Can Fungal Infections Be Deadly?
When you hear “fungal infection” you might think of an itchy rash or a discolored toenail. But did you know that fungal infections can kill? Some systemic fungal infections can be fatal, especially in those with weakened immune systems. Avoiding places with bird or bat droppings and wearing gloves when working with soil or manure are good precautions.
A fungal infection usually means an irritating rash or itch you’d dab some ointment on and promptly forget. But turns out a fungal infection can be a serious affair, with fatalities on the rise of late. Especially at risk are folks with a weakened immune system, be it as a result of poor nutrition, intensive chemotherapy, drugs that suppress the immune system, or the spread of diseases such as HIV.1
Forms Of Fungi
Of the many kinds of fungi, only three cause infections: yeasts, molds, and dimorphs. These in turn trigger three types of infections – superficial, subcutaneous, or systemic infections. Superficial fungal infections are very common and found on human nails, skin, and hair, causing a surface inflammation like athlete’s foot, thrush, and body ringworm. Subcutaneous fungal infections are caused by fungi that have the ability to grow in tissues under the skin if they can get through the skin barrier. Madura foot is one such example where the fungus can enter through an injury in the foot and destroy the ankle joint and the bones of the foot. Both superficial and subcutaneous infections, however, can be easily diagnosed and treated. Systemic fungal infections are the killers. These infections are mostly seen as opportunistic infections (in people whose immunity systems have been weakened), but can also occur as primary or endemic infections (affecting people whose immune systems have not been compromised as well).2
The Deadly Infection
Let’s take a closer look at the fungal infections that have the potential to be life-threatening. They either take advantage of a body weakened by another factor like AIDS, cancer, diabetes, medication, etc. (opportunistic) or could simply be a case of spores being inhaled and blowing up into an infection (primary or endemic).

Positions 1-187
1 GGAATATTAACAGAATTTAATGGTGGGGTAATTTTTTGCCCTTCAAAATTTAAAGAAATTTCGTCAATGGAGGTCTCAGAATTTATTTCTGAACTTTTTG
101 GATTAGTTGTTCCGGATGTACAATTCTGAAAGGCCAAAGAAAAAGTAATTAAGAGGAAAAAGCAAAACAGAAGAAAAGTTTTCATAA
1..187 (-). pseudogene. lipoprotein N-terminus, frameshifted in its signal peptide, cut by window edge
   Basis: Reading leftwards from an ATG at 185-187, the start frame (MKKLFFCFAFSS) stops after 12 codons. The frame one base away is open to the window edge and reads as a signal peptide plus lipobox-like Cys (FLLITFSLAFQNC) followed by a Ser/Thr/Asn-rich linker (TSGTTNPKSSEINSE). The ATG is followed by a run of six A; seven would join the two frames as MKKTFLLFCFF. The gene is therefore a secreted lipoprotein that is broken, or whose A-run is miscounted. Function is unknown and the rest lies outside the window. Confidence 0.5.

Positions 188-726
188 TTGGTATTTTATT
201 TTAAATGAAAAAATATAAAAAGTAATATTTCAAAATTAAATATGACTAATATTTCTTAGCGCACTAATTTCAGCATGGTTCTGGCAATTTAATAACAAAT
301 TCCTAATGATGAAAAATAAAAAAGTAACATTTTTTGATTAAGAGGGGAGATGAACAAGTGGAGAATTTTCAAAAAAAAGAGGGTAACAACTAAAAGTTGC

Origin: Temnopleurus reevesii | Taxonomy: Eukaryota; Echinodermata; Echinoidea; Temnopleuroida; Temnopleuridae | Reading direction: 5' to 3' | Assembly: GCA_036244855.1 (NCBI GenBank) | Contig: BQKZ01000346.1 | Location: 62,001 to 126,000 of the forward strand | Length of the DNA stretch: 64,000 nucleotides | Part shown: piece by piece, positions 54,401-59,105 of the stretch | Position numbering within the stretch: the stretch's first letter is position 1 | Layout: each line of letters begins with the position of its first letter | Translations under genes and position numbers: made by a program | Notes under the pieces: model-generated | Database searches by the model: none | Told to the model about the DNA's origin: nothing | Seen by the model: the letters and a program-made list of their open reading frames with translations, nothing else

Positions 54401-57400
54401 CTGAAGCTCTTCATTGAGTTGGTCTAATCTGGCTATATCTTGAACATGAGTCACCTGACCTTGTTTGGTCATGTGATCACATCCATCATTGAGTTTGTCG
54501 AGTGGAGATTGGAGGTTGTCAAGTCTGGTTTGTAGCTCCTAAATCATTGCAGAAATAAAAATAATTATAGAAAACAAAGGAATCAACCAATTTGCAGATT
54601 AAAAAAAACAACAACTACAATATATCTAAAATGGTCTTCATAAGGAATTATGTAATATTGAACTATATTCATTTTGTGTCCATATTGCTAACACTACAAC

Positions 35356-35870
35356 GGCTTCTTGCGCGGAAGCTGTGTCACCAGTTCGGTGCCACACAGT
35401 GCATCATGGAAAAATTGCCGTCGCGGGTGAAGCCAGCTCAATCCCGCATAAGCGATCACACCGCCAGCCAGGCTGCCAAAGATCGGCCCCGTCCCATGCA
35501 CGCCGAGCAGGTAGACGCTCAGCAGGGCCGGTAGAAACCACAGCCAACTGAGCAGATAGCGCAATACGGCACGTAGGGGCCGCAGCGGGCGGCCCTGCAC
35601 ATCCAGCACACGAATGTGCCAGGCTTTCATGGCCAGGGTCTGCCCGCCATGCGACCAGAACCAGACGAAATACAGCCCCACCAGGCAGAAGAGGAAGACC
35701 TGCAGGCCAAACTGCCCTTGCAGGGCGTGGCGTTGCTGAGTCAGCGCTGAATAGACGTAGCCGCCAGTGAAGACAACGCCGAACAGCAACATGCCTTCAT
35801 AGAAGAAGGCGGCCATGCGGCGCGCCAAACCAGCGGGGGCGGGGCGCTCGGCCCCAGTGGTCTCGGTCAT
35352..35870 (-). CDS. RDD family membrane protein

Opportunistic systemic fungal infections manifest in people with a weakened immune system.3 Infections like candidiasis, aspergillosis, and mucormycosis can spread very aggressively and can often be fatal.4
Endemic systemic fungal infections are caused by dimorphs. These are molds that live in the soil, enter the body typically through the respiratory system, and become yeasts. These infections are fairly common and symptoms are low intensity – recurring fever, chills, and weight loss, to name a few. In an otherwise healthy individual, these could remain undiagnosed for months and manifest as meningitis, skin lesions, or joint infections. In an immunocompromised body, the effects can be fatal.5
Endemic infections are usually characteristic of certain geographical areas; for instance, histoplasmosis is found in mid-western America, while blastomycosis is seen in North America and Africa.6
Staying Fungus Free
The Centers For Disease Control And Prevention recommend avoiding environments and activities that may cause someone with lowered immunity levels to come in contact with infectious fungi. Bird or bat droppings, dusty construction sites, direct handling of manure or soil without gloves are a no-no. A bit of precaution can go a long way especially if your body is already fighting other battles.7
References [ + ]
|1.||↑||Garber, Gary. “An overview of fungal infections.” Drugs 61, no. 1 (2001): 1-12.|
|2.||↑||Richardson, Malcolm D., and David W. Warnock. Fungal infection: diagnosis and management. John Wiley & Sons, 2012.|
|3.||↑||Antifungal medicines, National Health Service, UK. 2014.|
|4, 6.||↑||Albert, Richard K. The Merck manual home health handbook. Edited by Robert S. Porter, Justin L. Kaplan, and Barbara P. Homeier. Merck & Company, 2009.|
|5.||↑||Jain, Akansha, Shubham Jain, and Swati Rawat. “Emerging fungal infections among children: A review on its clinical manifestations, diagnosis, and prevention.” Journal of Pharmacy And Bioallied Sciences 2, no. 4 (2010): 314.|
|7.||↑||Cancer Patients and Fungal Infections, Centers For Disease Control And Prevention. 2014.|
Disclaimer: The content is purely informative and educational in nature and should not be construed as medical advice. Please use the content only in consultation with an appropriate certified medical or healthcare professional.